Teaching & Research

Louise has been lecturing in the jazz area of the Queensland Conservatorium since she migrated to Brisbane in 1999, and she now holds the position of Senior Lecturer. As a full-time staff member, her duties include teaching, research and administrative service. She served as head of area from 2001 to 2013.


Louise feels that teaching is an essential part of being a musician. Music is a treasure which belongs to all of humanity, and there is something deeply satisfying about sharing knowledge and insights with like-minded (mostly young) people. While she is able and willing to impart knowledge and model good practice to her students, she finds that her life is equally enriched by their enthusiasm for learning and different perspectives on music.


Her areas of teaching specialization are ear training, composition and of course teaching piano, but she has also lectured in literature courses, directed ensembles and taught theory and small group arranging. She is currently deeply involved in supervision of research candidates at the Masters and Doctoral levels. (Anyone who has taught jazz at the tertiary level in Australia will understand the need to be an adept multi-tasker!).


Louise is a proponent of the Third Stream Ear Training method, developed by the extraordinary musical genius, Ran Blake, during his tenure as a lecturer at New England Conservatory. The core practice in this aural training method is the memorization and singing of melodies. While the melodies maybe selected from a wide range of musical traditions and genres, they could equally be selected from only one style or genre for the purposes of specialization. Memorizing melodies by ear and learning to reproduce them vocally is a profound way to learn music. Your ear comes to understand not only the basic pitch and rhythmic materials in the melody, but also (for example) the song form, the groove, the harmonic structure, the relationship of the melody to the harmony, the way the soloist interprets the melody, his or her individual approach to phrasing, intonation, dynamics, melodic embellishment, as well as the meaning of the lyrics if there are any, and/or the possible extra-musical meaning of the piece. Music studied in this way enters the long-term memory, becoming a resource for future composition and improvisation. Ran Blake’s Primacy of the Ear which presents this method in detail, is highly recommended to anyone who wants to find out more about this approach to aural development.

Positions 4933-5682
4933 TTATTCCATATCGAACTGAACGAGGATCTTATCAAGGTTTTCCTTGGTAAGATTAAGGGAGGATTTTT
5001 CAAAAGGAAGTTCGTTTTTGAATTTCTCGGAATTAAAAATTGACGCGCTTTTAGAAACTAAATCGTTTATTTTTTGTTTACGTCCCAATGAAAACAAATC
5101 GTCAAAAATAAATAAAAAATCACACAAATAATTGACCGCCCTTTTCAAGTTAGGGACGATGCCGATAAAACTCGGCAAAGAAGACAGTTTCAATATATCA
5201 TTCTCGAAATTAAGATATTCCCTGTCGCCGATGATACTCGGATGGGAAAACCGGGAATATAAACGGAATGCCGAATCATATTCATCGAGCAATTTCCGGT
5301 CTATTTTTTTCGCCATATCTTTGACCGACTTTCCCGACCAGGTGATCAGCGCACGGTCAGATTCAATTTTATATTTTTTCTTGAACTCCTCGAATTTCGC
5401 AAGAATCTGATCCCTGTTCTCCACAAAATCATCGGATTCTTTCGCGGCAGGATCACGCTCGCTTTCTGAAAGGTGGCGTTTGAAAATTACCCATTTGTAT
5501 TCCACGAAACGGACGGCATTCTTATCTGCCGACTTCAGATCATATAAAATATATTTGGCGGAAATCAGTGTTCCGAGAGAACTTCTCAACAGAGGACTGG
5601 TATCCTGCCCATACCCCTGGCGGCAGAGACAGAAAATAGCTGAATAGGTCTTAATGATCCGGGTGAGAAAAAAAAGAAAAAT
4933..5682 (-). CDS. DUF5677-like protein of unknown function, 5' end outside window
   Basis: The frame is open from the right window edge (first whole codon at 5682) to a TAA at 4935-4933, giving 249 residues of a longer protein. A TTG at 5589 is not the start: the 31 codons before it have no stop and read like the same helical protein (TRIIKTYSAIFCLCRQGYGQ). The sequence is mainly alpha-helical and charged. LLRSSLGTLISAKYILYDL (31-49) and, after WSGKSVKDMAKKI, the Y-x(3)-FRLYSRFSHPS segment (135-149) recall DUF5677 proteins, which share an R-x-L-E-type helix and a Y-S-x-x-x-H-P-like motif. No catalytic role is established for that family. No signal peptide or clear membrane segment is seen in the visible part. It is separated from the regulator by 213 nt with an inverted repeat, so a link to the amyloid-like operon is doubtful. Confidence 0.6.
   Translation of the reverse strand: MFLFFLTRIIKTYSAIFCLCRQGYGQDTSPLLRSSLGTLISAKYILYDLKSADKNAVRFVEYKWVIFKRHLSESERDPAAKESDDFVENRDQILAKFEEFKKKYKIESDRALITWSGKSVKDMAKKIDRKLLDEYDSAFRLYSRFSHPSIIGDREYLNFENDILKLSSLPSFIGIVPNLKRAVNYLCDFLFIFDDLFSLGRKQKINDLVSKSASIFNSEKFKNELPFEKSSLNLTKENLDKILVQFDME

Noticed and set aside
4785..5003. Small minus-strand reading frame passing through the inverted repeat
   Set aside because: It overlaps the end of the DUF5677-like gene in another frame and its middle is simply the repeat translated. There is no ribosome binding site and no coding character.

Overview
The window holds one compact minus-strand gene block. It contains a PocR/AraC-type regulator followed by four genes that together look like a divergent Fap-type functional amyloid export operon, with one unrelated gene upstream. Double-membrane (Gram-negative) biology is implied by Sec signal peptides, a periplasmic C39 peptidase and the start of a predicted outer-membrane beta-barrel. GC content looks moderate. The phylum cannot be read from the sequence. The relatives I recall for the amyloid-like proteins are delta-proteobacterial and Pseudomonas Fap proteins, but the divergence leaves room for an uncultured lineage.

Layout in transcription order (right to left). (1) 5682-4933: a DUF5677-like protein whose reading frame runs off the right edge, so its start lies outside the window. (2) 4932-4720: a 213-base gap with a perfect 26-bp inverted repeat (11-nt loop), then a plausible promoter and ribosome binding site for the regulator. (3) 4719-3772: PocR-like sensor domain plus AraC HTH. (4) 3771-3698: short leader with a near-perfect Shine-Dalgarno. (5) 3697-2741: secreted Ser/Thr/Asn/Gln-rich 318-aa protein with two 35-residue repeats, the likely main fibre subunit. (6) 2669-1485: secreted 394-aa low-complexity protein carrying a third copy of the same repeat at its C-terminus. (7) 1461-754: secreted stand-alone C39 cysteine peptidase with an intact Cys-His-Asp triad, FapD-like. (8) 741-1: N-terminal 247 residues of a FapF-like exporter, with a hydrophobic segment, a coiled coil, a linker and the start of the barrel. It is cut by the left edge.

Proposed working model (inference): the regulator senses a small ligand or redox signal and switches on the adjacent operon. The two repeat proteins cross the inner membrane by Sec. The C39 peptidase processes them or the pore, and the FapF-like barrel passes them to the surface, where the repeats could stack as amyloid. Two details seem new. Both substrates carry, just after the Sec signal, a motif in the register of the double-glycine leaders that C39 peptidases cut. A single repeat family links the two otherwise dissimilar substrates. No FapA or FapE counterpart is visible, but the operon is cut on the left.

Louise’s principal research focus has been her artistic practice as a performer and composer. She is also interested in the implications of gender in jazz, given that there are comparatively few successful, high profile female artists not only in Australia, but anywhere in the world. Her Doctoral studies focused on her own development as an artist in a variety of male-dominated music communities, and this inevitably inspired an interest in the experiences of women musicians in general. Her paper ‘Perspectives on the Melbourne Women’ International Jazz Festival’ was published in the Jazz Research Journal in 2014.



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